Opportunity: Where the permanent employees are restricted by career boundaries within the organisation, a boundary-less career is the prevailing mode of the gig economy. Physical and psychological mobility make the gig workers responsible for their own career development.


A blended workforce can positively drive an individual’s career trajectory by enabling an environment of competence and diverse opportunities within the organisation.


In the context of career planning, the SORT (Skillset – individuals’ knowledge, skill, abilities, and other characteristics, Openness – workers’ flexibility in learning new skills for future requirements, Rise – promotion for full-time employee whereas upgradation in terms of more pay or better project-related tasks for gig workers, Trace – tracking the individuals’ developmental goals for performance review) model can help reduce intra-organisational career boundaries between gig and full-time workers.


In the context of succession planning, designing Youth Leadership Programme (YLP), wherein top management brings in highly skilled gig workers and young permanent workers to fill key leadership positions for the short term, can help organisations minimise costs incurred from rigorous executive hiring. It also allows these workers to handle senior positions, acting as a top liaison between corporate operations and its shareholders and board of directors, providing them organisational exposure on a temporary basis.


Knowledge: The COVID-19 pandemic acted as a catalyst for transforming learning and development, resulting in organisations doubling their efforts to provide a global digital learning platform to the emerging blended teams.


The automatic customisation of online learning in a blended workforce can be achieved through a combination of skill alignment prevalent in L&D programs of full-time employees and the existing digital assimilation in gig learning plans. Simulation games designed to closely simulate the real-world management of blended workforce, omnichannel accessible centralised repository, etc., can further train them on strategy, planning, and other work-related tasks.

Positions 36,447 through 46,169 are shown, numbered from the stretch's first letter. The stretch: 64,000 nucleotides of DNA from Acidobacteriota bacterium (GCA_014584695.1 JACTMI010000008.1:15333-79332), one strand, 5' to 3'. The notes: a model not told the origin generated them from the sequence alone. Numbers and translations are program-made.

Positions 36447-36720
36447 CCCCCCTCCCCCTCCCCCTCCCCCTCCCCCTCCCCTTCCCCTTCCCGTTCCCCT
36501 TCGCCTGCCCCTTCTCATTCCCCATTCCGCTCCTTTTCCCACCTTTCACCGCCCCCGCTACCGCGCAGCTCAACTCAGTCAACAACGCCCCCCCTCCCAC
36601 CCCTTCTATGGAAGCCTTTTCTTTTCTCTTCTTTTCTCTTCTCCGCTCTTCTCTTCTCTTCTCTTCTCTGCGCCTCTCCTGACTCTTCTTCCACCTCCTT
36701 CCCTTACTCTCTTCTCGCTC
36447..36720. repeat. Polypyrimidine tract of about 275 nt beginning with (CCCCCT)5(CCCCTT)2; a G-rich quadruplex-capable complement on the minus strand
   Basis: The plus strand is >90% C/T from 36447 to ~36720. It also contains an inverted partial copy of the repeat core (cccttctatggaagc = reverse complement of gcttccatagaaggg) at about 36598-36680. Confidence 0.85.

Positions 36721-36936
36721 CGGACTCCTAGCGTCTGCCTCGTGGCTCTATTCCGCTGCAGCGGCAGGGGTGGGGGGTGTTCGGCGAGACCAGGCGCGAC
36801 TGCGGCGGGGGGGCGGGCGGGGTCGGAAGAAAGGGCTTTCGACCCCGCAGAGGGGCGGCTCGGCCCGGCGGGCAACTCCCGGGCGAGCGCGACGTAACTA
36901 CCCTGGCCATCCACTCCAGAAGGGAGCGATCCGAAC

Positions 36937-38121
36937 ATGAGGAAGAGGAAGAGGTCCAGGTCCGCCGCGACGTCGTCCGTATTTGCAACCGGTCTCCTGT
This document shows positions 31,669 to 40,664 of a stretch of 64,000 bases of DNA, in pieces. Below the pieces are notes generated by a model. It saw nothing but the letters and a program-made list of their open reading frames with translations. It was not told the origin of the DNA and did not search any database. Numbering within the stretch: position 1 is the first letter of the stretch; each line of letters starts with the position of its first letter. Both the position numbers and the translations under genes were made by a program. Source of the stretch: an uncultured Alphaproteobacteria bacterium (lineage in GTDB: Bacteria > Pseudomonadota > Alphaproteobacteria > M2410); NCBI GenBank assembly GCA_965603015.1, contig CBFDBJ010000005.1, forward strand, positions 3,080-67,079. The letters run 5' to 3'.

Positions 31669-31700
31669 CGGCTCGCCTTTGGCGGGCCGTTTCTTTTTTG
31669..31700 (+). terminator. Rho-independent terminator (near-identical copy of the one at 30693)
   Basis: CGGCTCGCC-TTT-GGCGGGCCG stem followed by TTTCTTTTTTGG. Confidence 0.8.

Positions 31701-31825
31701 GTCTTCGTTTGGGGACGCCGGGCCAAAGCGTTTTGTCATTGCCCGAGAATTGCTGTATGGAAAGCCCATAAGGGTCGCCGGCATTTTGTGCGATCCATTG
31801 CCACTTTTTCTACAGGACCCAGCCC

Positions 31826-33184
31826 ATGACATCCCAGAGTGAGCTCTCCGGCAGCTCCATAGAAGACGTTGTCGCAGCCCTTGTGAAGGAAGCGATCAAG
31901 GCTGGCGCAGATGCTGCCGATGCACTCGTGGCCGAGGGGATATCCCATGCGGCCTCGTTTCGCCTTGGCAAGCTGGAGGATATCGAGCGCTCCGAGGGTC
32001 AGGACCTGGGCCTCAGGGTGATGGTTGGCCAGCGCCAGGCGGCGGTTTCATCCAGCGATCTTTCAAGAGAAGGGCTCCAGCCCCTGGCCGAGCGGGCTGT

Incentives: Rewards & Recognition (R&R) acts as a means of extra compensation for the workers to substantially contribute towards the organisation. R&R is directly linked with their overall development. 


A blended team will be more likely to perceive exalted social merit by incorporating the on-time recognition of full-time employees and the work quality-based benefits of gig workers. Building a recognition portal such as a Wall of Fame to be featured as a centre of excellence (CoE) on the organisation’s main page, highlighting employees’ exemplary work, and providing timely rewards and recognition (one-time bonuses, personalised letters for life events, etc.) can boost employees’ morale.


Evaluation: Competitiveness in the global economy is forging new links between the breadwinners, and these new links demand different and more flexible ways of managing performance.


A blended workforce performance-management system (PMS) can support fairness by amalgamating the organised structure prevalent in the conventional PMS of full-time employees with the flexibility and agility pertinent to the gig workforce. An intuitive dashboard consisting of key performance indicators (KPIs), task completion percentages, behavioural competency ratings and overall real-time scoring can be created for the entire team, helping the manager effectively monitor each member’s performance.


Providing an equal opportunity for setting personalised business goals helps individuals in a blended team focus on business values while also seeking to recognise their own merit.




The alignment of the multilateral activities of the gig workers with those in the permanent workforce will be leveraged in the future to address the needs of short-term specialised skillsets and scalable operations while creating a fair balance through a flexible and agile workforce.


The COOKIE framework strategically allows the organisations to achieve this balance among the gig workers and the full-time employees. To successfully implement this model, the government needs to support the organisations by drafting proper regulations in existing employment laws. Also, companies need to explore the application of this framework across different sectors while incorporating the possible vulnerability to accidental disclosure and hacks related to data.





Lalatendu Kesari Jena is presently working as Assistant Professor (HRM) at School of Human Resource Management XIM University, Bhubaneswar. He can be reached at Manjari Mahato is pursuing PGP HRM from School of Human Resource Management, XIM University, Bhubaneswar. Nitish Kumar is pursuing PGP HRM from School of Human Resource Management, XIM University, Bhubaneswar.